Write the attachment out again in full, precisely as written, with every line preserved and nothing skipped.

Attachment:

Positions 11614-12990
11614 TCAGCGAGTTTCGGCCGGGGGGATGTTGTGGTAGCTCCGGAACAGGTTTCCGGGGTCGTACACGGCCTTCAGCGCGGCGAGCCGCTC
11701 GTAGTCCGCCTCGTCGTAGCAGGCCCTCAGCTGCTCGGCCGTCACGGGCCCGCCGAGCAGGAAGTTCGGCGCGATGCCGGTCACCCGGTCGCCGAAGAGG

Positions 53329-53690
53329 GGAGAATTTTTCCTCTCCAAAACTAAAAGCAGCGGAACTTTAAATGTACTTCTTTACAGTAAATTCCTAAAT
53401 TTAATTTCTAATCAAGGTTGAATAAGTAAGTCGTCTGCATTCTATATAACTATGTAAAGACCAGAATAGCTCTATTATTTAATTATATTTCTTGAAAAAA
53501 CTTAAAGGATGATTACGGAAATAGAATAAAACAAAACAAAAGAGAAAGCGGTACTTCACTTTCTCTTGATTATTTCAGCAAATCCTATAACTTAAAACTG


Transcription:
Positions 11614-12990
11614 TCAGCGAGTTTCGGCCGGGGGGATGTTGTGGTAGCTCCGGAACAGGTTTCCGGGGTCGTACACGGCCTTCAGCGCGGCGAGCCGCTC
11701 GTAGTCCGCCTCGTCGTAGCAGGCCCTCAGCTGCTCGGCCGTCACGGGCCCGCCGAGCAGGAAGTTCGGCGCGATGCCGGTCACCCGGTCGCCGAAGAGG

Positions 53329-53690
53329 GGAGAATTTTTCCTCTCCAAAACTAAAAGCAGCGGAACTTTAAATGTACTTCTTTACAGTAAATTCCTAAAT
53401 TTAATTTCTAATCAAGGTTGAATAAGTAAGTCGTCTGCATTCTATATAACTATGTAAAGACCAGAATAGCTCTATTATTTAATTATATTTCTTGAAAAAA
53501 CTTAAAGGATGATTACGGAAATAGAATAAAACAAAACAAAAGAGAAAGCGGTACTTCACTTTCTCTTGATTATTTCAGCAAATCCTATAACTTAAAACTG